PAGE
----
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A217584 Numbers k such that d(k^2)/d(k) is an integer, where d(k) is the number of divisors of k. 5
1, 144, 324, 400, 784, 1936, 2025, 2500, 2704, 3600, 3969, 4624, 5625, 5776, 7056, 8100, 8464, 9604, 9801, 13456, 13689, 15376, 15876, 17424, 19600, 21609, 21904, 22500, 23409, 24336, 26896, 29241, 29584, 30625, 35344, 39204, 41616, 42849, 44944, 48400, 51984 (list; graph; refs; listen; history; text; internal format)
OFFSET

1,2

COMMENTS

The ratio d(k^2)/d(k) is: 1 for the number 1, 3 for numbers of the form p^4*q^2, 5 for numbers of the form p^4*q^2*r^2 (p, q, r being different primes).

Primes can't be in the sequence. A prime p has two divisors, while p^2 has three divisors: 1, p, p^2. - Alonso del Arte, Oct 07 2012

All the terms are squares since d(m) is odd if and only if m is a square, so d(k^2) is odd and since d(k)|d(k^2), d(k) is also odd, so k is a square. The ratio d(k^2)/d(k) can take values other than 1, 3, and 5: 1587600 is the least term with a ratio 9, and 192099600 is the least term with a ratio 15. - Amiram Eldar, May 23 2020

From Bernard Schott, May 29 2020 and Nov 22 2020: (Start)

This sequence comes from the 3rd problem, proposed by Belarus, during the 39th International Mathematical Olympiad in 1998 at Taipei (Taiwan) [see the link IMO].

If the prime signature of k is (u_1, u_2, ... , u_q) then d(k^2)/d(k) = Product_{i=1..q} (2*u_i+1)/(u_i+1). Two results:

1) If k is a term such that d(k^2)/d(k) = m, then all numbers that have the same prime signature of k are also terms and give the same ratio (see examples below).

2) The set of the integer values of the ratio d(k^2)/d(k) is exactly the set of all positive odd integers (see Marcin E. Kuczma reference).

Some examples:

For numbers with prime signature = (4, 2) (A189988), the ratio is 3 and the smallest such integer is 144 = 2^4 * 3^2.

For numbers with prime signature = (4, 2, 2) (A179746), the ratio is 5 and the smallest such integer is 3600 = 2^4 * 3^2 * 5^2.

For numbers with prime signature = (4, 4, 2, 2) the ratio is 9 and the smallest such integer is 1587600 = 2^4 * 3^4 * 5^2 * 7^2.

For numbers with prime signature = (8, 4, 4, 2, 2) the ratio is 17 and the smallest such integer is 76839840000 = 2^8 * 3^4 * 5^4 * 7^2 * 11^2 (found by David A. Corneth with other prime signatures). (End)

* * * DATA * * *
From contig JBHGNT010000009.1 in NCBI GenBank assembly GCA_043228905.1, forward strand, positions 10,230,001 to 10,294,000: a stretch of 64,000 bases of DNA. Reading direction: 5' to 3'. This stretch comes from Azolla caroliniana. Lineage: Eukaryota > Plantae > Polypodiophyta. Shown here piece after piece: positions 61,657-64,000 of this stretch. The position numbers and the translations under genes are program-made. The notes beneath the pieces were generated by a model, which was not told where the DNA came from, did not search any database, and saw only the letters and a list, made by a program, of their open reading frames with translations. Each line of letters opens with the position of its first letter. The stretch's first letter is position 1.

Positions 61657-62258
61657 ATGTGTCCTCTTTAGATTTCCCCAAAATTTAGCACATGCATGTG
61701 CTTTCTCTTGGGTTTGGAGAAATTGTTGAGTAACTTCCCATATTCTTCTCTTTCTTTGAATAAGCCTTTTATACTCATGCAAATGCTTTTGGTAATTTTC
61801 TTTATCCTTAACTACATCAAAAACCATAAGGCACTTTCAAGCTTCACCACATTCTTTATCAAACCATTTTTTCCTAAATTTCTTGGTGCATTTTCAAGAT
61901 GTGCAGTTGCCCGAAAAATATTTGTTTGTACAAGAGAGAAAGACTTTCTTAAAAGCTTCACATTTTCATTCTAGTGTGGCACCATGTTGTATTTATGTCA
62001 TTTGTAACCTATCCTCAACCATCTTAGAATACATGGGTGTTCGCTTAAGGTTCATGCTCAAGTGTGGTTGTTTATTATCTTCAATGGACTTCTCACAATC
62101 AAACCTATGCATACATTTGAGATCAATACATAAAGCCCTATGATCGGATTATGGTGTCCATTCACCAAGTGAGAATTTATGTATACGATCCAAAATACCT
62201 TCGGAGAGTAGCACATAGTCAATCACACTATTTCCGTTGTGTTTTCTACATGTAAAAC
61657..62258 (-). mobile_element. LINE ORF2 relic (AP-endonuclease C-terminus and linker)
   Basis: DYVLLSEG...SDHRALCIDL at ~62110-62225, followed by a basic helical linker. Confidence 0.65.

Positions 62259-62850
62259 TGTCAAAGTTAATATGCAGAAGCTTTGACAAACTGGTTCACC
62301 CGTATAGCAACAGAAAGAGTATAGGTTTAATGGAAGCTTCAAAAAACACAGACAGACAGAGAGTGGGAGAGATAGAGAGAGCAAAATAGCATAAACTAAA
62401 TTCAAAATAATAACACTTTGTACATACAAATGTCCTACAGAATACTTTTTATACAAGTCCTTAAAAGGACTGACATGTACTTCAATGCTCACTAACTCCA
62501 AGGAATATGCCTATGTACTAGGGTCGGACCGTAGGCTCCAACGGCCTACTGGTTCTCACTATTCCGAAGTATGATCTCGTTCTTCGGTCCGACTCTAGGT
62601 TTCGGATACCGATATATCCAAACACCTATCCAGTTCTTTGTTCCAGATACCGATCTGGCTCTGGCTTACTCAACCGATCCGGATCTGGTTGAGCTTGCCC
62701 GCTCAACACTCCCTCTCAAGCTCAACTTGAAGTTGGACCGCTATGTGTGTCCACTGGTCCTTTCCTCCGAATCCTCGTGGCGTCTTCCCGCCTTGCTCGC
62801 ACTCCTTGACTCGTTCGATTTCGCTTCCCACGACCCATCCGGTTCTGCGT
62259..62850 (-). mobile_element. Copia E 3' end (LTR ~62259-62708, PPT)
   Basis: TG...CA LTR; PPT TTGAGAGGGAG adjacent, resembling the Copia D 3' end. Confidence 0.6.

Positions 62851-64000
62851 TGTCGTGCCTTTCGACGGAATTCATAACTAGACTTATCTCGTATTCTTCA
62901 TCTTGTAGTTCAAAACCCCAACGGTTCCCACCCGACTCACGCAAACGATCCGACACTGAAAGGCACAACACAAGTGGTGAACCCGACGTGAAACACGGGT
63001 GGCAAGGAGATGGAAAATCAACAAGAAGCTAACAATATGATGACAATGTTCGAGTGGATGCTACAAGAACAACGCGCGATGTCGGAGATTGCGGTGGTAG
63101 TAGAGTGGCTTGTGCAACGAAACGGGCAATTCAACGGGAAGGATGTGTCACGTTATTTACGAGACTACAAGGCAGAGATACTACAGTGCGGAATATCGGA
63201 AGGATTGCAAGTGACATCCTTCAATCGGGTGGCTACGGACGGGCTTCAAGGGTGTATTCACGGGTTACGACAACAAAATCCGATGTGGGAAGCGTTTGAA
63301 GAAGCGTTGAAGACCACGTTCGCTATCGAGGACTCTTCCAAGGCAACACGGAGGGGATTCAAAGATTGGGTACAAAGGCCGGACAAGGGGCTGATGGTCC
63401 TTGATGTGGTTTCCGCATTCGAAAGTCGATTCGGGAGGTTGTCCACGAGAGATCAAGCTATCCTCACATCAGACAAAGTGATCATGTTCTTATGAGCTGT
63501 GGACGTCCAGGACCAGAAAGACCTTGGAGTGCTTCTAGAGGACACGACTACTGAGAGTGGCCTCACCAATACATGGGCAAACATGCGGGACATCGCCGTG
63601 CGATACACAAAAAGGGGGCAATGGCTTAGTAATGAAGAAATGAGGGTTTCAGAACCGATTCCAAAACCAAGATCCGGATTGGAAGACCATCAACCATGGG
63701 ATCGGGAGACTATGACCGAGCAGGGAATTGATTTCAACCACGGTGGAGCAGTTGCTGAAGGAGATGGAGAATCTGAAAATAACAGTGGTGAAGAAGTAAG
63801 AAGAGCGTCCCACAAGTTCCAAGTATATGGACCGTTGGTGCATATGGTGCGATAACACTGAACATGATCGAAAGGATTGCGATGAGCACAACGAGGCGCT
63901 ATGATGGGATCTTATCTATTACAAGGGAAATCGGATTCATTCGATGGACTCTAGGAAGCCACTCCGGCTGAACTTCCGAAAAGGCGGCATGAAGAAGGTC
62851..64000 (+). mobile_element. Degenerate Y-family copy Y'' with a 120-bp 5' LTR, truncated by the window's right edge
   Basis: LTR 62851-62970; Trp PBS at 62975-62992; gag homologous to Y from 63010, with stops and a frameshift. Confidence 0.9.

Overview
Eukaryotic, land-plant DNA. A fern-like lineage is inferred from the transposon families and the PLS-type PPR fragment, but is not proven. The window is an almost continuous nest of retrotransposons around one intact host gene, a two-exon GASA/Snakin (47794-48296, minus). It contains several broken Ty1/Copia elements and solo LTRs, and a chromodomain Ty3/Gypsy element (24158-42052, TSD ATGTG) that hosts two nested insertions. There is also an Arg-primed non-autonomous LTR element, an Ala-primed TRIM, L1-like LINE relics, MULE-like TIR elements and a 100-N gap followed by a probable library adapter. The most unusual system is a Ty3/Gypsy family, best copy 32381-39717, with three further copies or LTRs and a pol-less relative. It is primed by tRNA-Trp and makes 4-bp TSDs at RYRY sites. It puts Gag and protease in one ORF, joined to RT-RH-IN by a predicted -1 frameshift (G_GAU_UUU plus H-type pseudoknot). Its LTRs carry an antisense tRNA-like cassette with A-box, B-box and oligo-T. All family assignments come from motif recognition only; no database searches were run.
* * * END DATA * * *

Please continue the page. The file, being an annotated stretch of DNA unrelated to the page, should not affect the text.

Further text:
REFERENCES

Marcin E. Kuczma, International Mathematical Olympiads, 1986-1999, The Mathematical Association of America, 2003, pages 134-135.

LINKS

Amiram Eldar, Table of n, a(n) for n = 1..10000 (terms 1..100 from Paolo P. Lava)

The IMO Compendium, Problem 3, 39th IMO 1998.

Kin Y. Li, Problem 3, Mathematical Excalibur, Vol. 4, No. 3, Jan.-Mar. 1999.

Index to sequences related to Olympiads.

EXAMPLE

d(1^2)/d(1) = d(1)/d(1) = 1 an integer, so 1 belongs to the sequence.

144^2 has 45 divisors: 1, 2, 3, 4, 6, 8, 9, 12, ..., 20736, while 144 has 15 divisors: 1, 2, 3, 4, 6, 8, 9, 12, ..., 144; 45/15 = 3 and so 144 is in the sequence.

MATHEMATICA

Select[Range[1000], IntegerQ[DivisorSigma[0, #^2]/DivisorSigma[0, #]] &] (* Alonso del Arte, Oct 07 2012 *)

Select[Range[228]^2, Divisible[DivisorSigma[0, #^2], DivisorSigma[0, #]] &] (* Amiram Eldar, May 23 2020 *)

PROG

(PARI) dn2dn(n)= {for (i=1, n, if (denominator(numdiv(i^2)/numdiv(i))==1, print1(i, ", "); ); ); }

CROSSREFS

Cf. A000005, A003593, A025487, A048691.

Subsequences: A189988 (d(k^2)/d(k) = 3), A179746 (d(k^2)/d(k) = 5).

Cf. A339055 (values taken by d(a(n)^2)/d(a(n))), A339056 (smallest k such that d(k^2)/d(k) = n-th odd).

Sequence in context: A320457 A154051 A335543 * A030633 A189988 A232892

Adjacent sequences:  A217581 A217582 A217583 * A217585 A217586 A217587

KEYWORD

nonn

AUTHOR

Michel Marcus, Oct 07 2012

STATUS

approved

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Last modified June 25 08:27 EDT 2021. Contains 345453 sequences. (Running on oeis4.)